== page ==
Nik Wallenda Grand Canyon: Wallenda, who began walking on tightropes at age 4, is planning to do something no one has done yet.
“I’ve had a dream of being the first person in the world to walk a tightrope directly over the Grand Canyon,” he says in a video on the Discovery Channel website. “I understand why somebody would think I was crazy.”
Wallenda’s attempt–made without a tether–will take place at 8 p.m. Eastern Time on the channel, with a 10 second delay.
Wallenda is known as showing little fear while walking across tightropes placed in dangerous places.
He certainly had no fear of walking across Niagara Falls on a tightrope, riding a bike on a high wire 260 feet above the ground or hanging from a hovering helicopter by his teeth.
“Below that cable is nothing but 1,500 feet down,” said Wallenda, referring to his planned tether-free Grand Canyon walk.
“My entire life has been spent training for this,” he added. “The truth is it’s a life or death walk.”
The bid to walk on a tightrope stretched across the Little Colorado River Gorge near the Grand Canyon. The event will take place on the Navajo reservation near Cameron, outside the boundaries of Grand Canyon National Park.
Wallenda will walk a third of a mile across a wire suspended 1,500 feet above the river. (In comparison, the Empire State Building in New York City is 1,454 feet high).
“I respect deeply what I do and realize there’s a lot of danger in it,” he acknowledged on a recent day in his Florida hometown of Sarasota.
Wallenda, who is married and has three children, always says a prayer with his family prior to stepping onto the wire.
The 34-year-old is a seventh-generation high-wire artist and is part of the famous “Flying Wallendas” circus family — a clan that is no stranger to death-defying feats and great tragedy.
His great-grandfather, Karl Wallenda, fell during a performance in Puerto Rico and died at the age of 73. Several other family members, including a cousin and an uncle, have perished while performing wire walking stunts.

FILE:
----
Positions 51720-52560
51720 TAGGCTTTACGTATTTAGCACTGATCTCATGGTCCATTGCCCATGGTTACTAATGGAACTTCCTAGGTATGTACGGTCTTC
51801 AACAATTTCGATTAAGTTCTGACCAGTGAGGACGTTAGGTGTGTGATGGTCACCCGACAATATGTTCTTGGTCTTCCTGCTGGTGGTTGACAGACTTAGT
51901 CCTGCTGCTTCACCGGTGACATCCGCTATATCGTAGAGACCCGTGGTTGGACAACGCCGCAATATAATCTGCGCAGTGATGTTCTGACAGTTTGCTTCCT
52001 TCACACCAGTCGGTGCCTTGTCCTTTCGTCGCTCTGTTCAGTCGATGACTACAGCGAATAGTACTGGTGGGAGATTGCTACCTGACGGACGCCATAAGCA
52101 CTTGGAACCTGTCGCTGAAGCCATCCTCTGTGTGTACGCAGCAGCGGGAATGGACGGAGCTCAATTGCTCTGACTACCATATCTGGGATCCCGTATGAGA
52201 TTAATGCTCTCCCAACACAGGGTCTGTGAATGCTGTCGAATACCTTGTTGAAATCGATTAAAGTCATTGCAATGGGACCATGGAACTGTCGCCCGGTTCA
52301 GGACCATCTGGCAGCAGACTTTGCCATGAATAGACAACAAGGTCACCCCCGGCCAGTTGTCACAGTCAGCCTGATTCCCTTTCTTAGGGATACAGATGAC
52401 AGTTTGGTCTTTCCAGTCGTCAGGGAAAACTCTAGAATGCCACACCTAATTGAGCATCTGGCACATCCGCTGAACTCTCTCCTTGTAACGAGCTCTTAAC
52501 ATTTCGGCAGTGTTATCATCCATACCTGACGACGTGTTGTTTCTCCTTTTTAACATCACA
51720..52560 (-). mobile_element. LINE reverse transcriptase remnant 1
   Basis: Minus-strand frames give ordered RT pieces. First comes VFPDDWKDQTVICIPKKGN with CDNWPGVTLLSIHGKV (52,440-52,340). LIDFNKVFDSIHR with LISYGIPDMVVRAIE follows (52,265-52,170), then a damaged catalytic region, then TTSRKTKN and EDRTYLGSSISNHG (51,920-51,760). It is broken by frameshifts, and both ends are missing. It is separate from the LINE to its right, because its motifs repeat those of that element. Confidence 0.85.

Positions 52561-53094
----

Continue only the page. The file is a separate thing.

Nik Wallenda, who was born a year after his great-grandfather died, began wire walking at the age of 2, on a 2-foot high stretched rope. He grew up performing with his family and as a teen, had an epiphany.
“It’s an honor to be carrying on a tradition that my family started over 200 years ago,” Wallenda said during a news conference on a recent day in Florida. “When I turned 19, I told my family I was going to set out to make sure everyone in the world knew who the Wallendas were again.”
Over the years, Wallenda has performed some dangerous stunts, but his walk across Niagara Falls in June of 2012 placed him firmly in celebrity territory.
Wallenda became the first person to walk on a tightrope 1,800 feet across the mist-fogged brink of the roaring falls separating the U.S. and Canada.
Other daredevils had wire-walked over the Niagara River but farther downstream and not since 1896.
Niagara Falls, Wallenda said, was a dream of his. So is the Grand Canyon.
But here’s the difference between the two stunts: ABC televised the walk and insisted Wallenda use a tether to keep him from falling in the river. Wallenda said he agreed because he wasn’t willing to lose the chance to perform the walk.
On Sunday, the Discovery Channel will televise the walk, but Wallenda won’t wear a tether. There won’t be a safety net, either.
He anticipates it will take him about 30 minutes to cross the chasm. He will have two cameras rigged to his body.
There is no figure put forth yet regarding financial gain for Wallenda, but he is listed by the Discovery Channel as one of the executive producers of the live broadcast, according to Reuters, which couldn’t reach a channel spokesperson.
The Associated Press contributed to this report.